Santa Monica stands in the top tier of tree-friendly cities in both the country and the world – no small feat for a city that is built on a historically tree-poor habitat.
This is only possible when local communities embrace their urban forest and appreciate the benefits provided by these leafy neighbors.
Typically, this necessitates things like allocating sufficient funding for tree care, adopting protective ordinances, implementing regular maintenance schedules and planning for removals and replacements. But while these types of day-to-day tasks and strategic initiatives are important, they often fall short of inspiring a love or admiration for trees.
Reduced to a series of costs and benefits, trees become just like any other asset or liability on the ledger. However, cities like Santa Monica understand that some individual trees become so interwoven into the local culture and ecosystem that they deserve special recognition and protection. These “Landmark Trees” are a special source of pride for Santa Monica’s residents, who currently apply this moniker to three trees within the city limits.
Moreton Bay Fig
The incredible Moreton Bay fig (Ficus macrocarpa) growing on the grounds of the Fairmont Hotel was first designated as a landmark tree in 1976. One of the largest specimens in the country, the incredibly picturesque tree was planted in the early 1880s. Interestingly, the tree appears to have been offered to a local bar of the time by an Australian sailor, who had no other way to cover his bar tab.
Like most other Moreton Bay figs, this tree has a heavily buttressed root system that gives the tree an enchanted look.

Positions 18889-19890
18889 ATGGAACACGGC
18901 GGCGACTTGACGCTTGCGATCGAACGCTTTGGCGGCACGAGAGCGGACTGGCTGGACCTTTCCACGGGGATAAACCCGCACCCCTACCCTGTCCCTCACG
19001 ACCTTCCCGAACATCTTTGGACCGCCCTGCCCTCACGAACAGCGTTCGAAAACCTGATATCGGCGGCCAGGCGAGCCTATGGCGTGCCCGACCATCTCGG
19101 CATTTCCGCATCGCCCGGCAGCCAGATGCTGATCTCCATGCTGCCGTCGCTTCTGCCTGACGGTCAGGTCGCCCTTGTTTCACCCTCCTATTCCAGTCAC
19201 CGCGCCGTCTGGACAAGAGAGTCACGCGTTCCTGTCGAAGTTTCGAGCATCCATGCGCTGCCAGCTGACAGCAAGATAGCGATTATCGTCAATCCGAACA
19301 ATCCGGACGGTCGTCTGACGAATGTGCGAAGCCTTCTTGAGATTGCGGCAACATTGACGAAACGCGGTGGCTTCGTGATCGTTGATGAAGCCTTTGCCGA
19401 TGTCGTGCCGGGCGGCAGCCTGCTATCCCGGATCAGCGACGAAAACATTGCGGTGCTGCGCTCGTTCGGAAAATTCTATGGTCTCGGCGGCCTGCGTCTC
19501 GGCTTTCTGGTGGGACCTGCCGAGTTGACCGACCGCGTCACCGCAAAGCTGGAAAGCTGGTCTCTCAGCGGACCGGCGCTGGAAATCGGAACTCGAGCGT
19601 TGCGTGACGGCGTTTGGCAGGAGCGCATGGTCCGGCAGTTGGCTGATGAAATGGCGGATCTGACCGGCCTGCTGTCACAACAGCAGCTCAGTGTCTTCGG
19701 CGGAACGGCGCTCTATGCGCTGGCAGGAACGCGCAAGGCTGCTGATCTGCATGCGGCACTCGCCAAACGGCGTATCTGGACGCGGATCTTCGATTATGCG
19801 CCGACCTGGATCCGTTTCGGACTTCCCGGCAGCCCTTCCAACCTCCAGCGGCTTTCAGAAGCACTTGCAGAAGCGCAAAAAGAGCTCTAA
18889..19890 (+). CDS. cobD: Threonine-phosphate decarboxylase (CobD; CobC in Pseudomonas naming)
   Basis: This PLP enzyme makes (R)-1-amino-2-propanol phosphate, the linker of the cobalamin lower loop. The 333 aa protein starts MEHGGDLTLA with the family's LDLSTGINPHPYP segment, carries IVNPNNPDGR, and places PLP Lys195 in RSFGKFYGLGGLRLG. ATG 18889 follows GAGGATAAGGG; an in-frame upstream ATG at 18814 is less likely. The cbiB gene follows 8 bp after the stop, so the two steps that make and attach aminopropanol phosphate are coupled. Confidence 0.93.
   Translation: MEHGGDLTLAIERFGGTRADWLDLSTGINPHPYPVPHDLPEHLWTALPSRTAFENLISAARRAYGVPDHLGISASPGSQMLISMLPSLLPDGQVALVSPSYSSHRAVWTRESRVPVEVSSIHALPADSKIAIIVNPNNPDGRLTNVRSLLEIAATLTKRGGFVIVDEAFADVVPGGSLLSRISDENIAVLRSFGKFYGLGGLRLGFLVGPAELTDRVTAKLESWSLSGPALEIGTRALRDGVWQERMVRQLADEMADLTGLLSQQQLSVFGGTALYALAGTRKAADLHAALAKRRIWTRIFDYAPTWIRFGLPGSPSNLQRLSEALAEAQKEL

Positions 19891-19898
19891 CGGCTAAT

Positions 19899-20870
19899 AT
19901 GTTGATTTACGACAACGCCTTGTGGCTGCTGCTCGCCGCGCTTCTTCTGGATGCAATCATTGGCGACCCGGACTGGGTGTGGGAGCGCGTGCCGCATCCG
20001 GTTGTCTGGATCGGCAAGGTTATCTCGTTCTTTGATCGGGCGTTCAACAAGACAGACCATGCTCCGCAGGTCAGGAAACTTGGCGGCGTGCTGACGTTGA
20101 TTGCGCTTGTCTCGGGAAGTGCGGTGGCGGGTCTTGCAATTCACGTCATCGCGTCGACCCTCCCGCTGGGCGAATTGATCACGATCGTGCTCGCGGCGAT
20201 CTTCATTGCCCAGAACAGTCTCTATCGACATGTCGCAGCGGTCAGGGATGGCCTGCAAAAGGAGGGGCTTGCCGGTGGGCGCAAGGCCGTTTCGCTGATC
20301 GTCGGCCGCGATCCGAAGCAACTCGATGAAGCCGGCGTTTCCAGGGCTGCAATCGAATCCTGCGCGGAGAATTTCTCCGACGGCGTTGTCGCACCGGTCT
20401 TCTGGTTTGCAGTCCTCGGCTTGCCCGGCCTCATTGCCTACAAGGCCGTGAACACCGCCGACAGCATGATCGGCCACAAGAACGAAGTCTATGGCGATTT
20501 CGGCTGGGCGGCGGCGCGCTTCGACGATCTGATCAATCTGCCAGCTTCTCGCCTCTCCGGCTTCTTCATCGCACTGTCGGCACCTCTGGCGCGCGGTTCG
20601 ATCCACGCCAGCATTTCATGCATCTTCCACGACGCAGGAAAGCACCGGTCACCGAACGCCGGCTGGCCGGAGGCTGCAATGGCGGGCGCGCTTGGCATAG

Also known as Himalayan cedars, deodar cedars (Cedrus deodara) are relatively massive conifers, native to south Asia. This landmark specimen, which was planted in its 5th street location around the beginning of the 20th Century, has never been pruned — branches still cling to the lower portions of the trunk. Standing about 60 feet high with a trunk over 4 ½ feet in diameter, the iconic evergreen is an impressive sight. The deodar cedar first gained landmark status in November of 2002.
The Hill Street yate tree (Eucalyptus cornuta) – often simply referred to as a eucalyptus tree – received landmark status in 2006. This particular tree is especially interesting, as it appears to have grown naturally – that is, without being deliberately planted by humans. Instead, the seeds were either dispersed by the wind or cached and forgotten by local wildlife.
The tree rises about 60 feet into the air and bears two trunks – a condition arborists refer to as co-dominant leaders. The smaller trunk is about 45 inches in diameter, while the larger trunk measures about 49 inches in diameter.
Former Landmark Tree: The 24th Street Blue Gum
While landmark trees are afforded greater protection than most trees, this protection is not permanent. Some landmark trees become hazardous with age, thereby necessitating their removal. Such was the case with the immense blue gum (Eucalyptus deanei) on 24th street, which was removed in September of 2012, in response the failure of several large limbs. Until it was removed, the tree soared 130 feet into the sky and boasted a trunk diameter of 17 feet, making it the largest blue gum tree in the country. The tree had appeared in numerous books, including “The Trees of Santa Monica.”